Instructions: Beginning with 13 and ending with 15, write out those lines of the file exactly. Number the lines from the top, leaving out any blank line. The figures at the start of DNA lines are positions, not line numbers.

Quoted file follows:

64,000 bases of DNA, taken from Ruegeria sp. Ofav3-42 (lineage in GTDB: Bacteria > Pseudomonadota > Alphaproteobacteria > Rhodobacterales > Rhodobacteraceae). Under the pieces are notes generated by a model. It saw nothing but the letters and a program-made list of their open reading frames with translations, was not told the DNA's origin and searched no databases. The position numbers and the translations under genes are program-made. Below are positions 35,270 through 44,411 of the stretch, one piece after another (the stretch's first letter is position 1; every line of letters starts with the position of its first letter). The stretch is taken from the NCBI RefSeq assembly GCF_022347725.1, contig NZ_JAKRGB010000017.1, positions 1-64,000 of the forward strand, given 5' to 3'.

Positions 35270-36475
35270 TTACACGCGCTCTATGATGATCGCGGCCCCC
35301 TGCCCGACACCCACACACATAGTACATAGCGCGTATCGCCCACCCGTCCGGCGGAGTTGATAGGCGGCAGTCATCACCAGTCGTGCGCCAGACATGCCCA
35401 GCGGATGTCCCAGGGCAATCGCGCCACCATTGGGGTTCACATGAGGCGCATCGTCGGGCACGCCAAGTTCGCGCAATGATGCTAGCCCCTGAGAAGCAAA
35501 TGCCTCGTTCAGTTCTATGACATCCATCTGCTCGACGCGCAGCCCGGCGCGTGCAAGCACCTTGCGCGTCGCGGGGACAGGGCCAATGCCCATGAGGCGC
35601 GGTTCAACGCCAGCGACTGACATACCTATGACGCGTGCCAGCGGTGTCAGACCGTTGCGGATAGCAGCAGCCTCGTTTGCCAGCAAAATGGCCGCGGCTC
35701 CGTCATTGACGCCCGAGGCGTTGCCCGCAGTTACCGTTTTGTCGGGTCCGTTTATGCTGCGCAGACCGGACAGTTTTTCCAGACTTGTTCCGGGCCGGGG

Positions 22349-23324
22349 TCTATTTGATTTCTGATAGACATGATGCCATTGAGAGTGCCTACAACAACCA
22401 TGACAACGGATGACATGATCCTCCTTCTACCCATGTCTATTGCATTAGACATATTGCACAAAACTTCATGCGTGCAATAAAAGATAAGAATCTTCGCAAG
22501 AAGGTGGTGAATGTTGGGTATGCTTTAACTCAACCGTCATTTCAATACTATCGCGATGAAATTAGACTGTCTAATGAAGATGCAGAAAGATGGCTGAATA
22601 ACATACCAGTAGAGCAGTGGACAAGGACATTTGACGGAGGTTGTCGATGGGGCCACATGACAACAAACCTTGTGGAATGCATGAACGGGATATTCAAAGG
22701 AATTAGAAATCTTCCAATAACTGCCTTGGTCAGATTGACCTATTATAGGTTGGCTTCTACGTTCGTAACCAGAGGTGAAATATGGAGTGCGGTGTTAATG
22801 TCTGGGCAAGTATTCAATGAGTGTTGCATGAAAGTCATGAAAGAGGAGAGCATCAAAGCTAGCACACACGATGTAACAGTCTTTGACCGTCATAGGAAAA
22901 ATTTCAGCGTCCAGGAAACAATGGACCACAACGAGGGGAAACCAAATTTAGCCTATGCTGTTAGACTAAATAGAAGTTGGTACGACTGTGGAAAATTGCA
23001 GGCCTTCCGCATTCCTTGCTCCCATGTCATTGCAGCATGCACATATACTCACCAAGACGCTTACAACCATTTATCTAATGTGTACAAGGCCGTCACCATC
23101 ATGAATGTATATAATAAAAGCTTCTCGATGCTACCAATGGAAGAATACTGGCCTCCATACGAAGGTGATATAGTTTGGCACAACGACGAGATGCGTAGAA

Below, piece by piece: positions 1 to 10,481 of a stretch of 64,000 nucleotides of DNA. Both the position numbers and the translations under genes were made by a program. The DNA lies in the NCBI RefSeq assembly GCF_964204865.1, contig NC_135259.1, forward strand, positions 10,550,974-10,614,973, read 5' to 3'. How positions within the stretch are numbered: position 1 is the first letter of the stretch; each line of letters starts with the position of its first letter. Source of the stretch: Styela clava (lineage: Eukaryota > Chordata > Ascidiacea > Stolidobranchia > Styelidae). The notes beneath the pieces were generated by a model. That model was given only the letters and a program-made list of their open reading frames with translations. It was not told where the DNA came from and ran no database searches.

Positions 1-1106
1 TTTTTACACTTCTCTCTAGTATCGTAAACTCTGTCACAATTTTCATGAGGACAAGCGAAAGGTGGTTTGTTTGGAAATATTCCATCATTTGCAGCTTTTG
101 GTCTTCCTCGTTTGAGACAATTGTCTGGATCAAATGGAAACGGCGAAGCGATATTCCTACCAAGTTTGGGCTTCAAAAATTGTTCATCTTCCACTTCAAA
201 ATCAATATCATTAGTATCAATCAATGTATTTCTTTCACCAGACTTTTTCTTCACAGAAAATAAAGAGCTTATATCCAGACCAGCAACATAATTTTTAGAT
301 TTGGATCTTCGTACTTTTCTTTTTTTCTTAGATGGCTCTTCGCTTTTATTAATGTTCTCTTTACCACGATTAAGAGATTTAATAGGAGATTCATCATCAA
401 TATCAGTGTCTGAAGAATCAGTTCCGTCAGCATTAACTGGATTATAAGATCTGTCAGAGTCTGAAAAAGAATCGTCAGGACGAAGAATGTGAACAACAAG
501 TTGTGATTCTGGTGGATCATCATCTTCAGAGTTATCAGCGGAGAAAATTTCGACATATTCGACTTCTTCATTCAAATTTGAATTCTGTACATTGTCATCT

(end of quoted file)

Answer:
22601 ACATACCAGTAGAGCAGTGGACAAGGACATTTGACGGAGGTTGTCGATGGGGCCACATGACAACAAACCTTGTGGAATGCATGAACGGGATATTCAAAGG
22701 AATTAGAAATCTTCCAATAACTGCCTTGGTCAGATTGACCTATTATAGGTTGGCTTCTACGTTCGTAACCAGAGGTGAAATATGGAGTGCGGTGTTAATG
22801 TCTGGGCAAGTATTCAATGAGTGTTGCATGAAAGTCATGAAAGAGGAGAGCATCAAAGCTAGCACACACGATGTAACAGTCTTTGACCGTCATAGGAAAA